The Nature Conservancy
Hired as a "Protection Specialist" on September 8, 1992, Mary’s talents were quickly appreciated and more and more responsibility was sent her way, so that about 6 years later she became Director of Conservation Programs. She is largely responsible for Indiana’s seven community-based conservation program offices, where much of the Conservancy’s leading-edge work is being done. In this role, she developed an amazing feel for where the federal government keeps its conservation dollars, and managed to direct millions toward conservation projects in Indiana and to TNC projects nationwide. For example, Mary led the acquisition of and fund-raising for Kankakee Sands one of the largest prairie restorations in the country. She developed a network of contacts that continues to pay conservation dividends for Indiana. She plays a leading role on land-use issues in Indiana, serving on various state-wide agriculture and conservation committees. More important, she built respect for TNC and her knowledge and skills with many of our state’s leaders. In 2000, Mary was named State Director for Indiana. Her understanding of the business end of conservation and her leadership capabilities have made Indiana’s Nature Conservancy a national leader. Indiana has played a leading national role in suggesting solutions to issues raised in connection with TNC’s recent re-organization. The financial conservatism practiced by this Chapter is now recognized within the organization, and many of the solutions suggested are being adopted nationally. During the last decade under Mary’s leadership, the Indiana Chapter of The Nature Conservancy has protected over 27,800 acres of natural lands, including forests, wetlands and prairies. Major river projects are currently underway on the Wabash, Tippecanoe, and Big Blue rivers. Through Mary’s driving initiative, the award winning Efroymson Conservation Center was opened in 2010. The building, LEED platinum certified, was the first Conservancy constructed and owned office building to be designed and built to achieve the highest level of energy efficiency and sustainability. Graduates of Ball State’s College of Architecture and Planning were engaged in the most creative dimensions of the building’s design and landscaping. The green roof and grounds are planted with 100% Indiana native plants and the site serves as a national demonstration model for sustainable planning in the conservation movement. Mary is a true champion for environmental conservation and sustainability!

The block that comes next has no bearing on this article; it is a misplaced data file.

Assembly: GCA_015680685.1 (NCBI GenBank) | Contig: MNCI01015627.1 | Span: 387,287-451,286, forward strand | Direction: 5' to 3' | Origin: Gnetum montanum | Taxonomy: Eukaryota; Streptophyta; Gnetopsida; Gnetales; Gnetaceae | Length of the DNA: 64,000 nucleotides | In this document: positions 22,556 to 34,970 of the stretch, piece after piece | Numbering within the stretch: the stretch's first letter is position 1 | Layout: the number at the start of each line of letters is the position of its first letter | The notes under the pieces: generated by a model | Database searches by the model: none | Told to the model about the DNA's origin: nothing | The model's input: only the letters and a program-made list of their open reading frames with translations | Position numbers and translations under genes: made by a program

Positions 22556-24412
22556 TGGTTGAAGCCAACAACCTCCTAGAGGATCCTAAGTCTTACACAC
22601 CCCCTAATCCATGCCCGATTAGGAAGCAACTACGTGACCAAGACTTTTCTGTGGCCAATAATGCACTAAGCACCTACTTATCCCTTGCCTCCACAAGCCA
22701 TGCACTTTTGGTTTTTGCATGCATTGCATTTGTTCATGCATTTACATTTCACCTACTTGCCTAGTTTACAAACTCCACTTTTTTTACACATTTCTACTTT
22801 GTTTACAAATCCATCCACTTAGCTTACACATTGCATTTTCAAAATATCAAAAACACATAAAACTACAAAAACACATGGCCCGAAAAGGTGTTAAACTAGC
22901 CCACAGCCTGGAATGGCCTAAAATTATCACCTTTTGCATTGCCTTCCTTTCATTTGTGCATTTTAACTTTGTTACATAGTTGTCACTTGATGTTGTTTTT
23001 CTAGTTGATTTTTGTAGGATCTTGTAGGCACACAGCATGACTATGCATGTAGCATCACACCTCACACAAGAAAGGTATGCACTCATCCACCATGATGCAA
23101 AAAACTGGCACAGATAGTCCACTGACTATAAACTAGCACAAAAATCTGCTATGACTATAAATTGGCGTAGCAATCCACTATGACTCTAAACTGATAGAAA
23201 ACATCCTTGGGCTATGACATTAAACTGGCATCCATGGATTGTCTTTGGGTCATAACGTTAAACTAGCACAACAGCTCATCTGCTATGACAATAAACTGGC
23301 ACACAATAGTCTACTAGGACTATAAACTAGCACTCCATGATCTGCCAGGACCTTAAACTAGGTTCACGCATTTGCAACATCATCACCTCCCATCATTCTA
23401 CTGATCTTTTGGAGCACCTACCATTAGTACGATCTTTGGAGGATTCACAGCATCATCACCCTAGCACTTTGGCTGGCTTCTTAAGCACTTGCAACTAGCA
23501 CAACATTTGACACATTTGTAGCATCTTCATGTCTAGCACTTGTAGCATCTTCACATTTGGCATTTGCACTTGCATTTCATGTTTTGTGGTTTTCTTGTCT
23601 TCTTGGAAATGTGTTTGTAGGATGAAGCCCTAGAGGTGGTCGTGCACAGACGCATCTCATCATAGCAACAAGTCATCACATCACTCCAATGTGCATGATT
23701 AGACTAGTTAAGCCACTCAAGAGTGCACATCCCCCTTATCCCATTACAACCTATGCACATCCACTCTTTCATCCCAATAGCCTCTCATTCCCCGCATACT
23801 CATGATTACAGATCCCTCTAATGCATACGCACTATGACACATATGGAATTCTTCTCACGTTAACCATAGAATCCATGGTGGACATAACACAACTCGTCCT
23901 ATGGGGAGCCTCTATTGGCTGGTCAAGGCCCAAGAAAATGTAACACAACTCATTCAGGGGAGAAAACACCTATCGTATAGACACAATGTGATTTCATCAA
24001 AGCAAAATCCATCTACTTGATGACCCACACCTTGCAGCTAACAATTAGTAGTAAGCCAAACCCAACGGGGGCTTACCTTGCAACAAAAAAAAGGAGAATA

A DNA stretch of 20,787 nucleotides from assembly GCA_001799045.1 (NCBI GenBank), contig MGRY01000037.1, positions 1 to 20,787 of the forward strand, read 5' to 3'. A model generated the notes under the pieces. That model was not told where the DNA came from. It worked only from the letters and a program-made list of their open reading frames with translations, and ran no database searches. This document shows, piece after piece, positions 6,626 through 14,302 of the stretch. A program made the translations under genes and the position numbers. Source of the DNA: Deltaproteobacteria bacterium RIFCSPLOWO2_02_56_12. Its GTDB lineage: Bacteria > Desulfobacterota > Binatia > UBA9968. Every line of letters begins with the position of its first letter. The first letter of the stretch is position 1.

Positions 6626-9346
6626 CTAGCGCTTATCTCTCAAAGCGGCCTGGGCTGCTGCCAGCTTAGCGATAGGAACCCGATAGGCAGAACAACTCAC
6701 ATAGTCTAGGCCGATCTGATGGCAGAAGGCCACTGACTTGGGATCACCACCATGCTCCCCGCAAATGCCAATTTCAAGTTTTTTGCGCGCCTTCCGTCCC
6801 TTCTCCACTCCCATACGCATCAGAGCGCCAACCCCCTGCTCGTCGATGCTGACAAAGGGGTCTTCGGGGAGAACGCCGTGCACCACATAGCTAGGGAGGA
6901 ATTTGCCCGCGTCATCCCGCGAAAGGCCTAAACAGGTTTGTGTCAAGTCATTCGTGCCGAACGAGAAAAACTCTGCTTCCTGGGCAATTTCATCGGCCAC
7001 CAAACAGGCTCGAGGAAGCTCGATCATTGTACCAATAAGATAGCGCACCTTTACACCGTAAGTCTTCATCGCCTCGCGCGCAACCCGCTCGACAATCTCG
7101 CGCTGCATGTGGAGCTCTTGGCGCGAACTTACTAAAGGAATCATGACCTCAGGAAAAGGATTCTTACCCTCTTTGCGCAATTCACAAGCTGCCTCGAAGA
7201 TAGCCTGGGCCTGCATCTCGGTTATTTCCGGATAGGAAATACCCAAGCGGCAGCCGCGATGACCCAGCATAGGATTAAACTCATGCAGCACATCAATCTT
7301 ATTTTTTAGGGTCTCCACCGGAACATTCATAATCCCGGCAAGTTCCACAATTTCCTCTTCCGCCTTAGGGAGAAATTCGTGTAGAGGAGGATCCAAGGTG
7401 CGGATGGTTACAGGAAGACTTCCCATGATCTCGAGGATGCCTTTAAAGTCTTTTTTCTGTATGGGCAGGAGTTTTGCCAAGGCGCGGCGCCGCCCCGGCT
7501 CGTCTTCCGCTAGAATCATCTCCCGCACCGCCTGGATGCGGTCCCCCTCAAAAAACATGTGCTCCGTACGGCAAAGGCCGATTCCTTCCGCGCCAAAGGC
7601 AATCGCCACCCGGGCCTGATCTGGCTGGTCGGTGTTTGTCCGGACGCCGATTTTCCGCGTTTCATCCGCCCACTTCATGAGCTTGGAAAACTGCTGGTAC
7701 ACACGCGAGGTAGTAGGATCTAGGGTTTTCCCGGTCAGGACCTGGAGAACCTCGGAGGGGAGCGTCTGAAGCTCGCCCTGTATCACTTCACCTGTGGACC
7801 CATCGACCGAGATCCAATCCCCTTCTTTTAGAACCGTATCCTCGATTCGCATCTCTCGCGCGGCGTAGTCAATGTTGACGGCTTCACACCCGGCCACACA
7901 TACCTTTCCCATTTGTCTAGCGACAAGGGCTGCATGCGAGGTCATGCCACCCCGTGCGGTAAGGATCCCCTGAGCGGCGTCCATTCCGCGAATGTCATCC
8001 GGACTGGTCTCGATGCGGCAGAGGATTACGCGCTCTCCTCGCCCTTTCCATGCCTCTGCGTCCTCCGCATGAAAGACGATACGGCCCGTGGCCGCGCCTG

Drs. Saiki and Nam implemented a program to help those in need of a job in the community dress professionally and within a budget. The project addressed issues of sustainability by encouraging recycling and reusing clothing. It has been estimated that 4% of landfills are from textiles through disposed clothing. A typical U.S. city with 50,000 people has to pay tax dollars for handling and disposal of 3,000 tons of textiles every year. The project specifically involved making an online exhibition developed by Ball State University students in a summer 2010 class with artifacts from the Beeman Historic Costume Collection, a collection housed in the Department of Family and Consumer Sciences (FCS). The exhibition features artifacts that demonstrate how individuals in the past have dressed well while maintaining a budget. Topics in the exhibit (http://beeman.iweb.bsu.edu/index.html) promote themes of sustainability including making many outfits from few clothing pieces, making clothing last through smart cleaning, mending clothing, and using old items to make something new (e.g. a belt made from a tie). Students with guidance from Drs. Saiki and Nam also developed an educational outreach program related to the exhibition. The outreach program requires students enrolled in FCSFA 202 Fitting and Intermediate Apparel Construction courses during fall 2010 and spring 2011 to engage with community groups. Educational sessions about proper workplace clothing, incorporating the developed online exhibition as supplemental educational material for these sessions, were developed for the unemployed community member. In fall 2010, a community participant from TEAMwork for Quality of Living searching for employment attended the educational session about workplace dress and then was paired with a student from the fit course. The pairs used concepts from the exhibition and the fit course to purchase clothing from a second hand clothing store that is appropriate for the workplace and maintains a budget. The store chosen for fall 2010 was Goodwill Industries of Central Indiana, a company operated with donation based items. Environmental responsibility is one of their values (). The program will be repeated in spring 2011 with different community partner.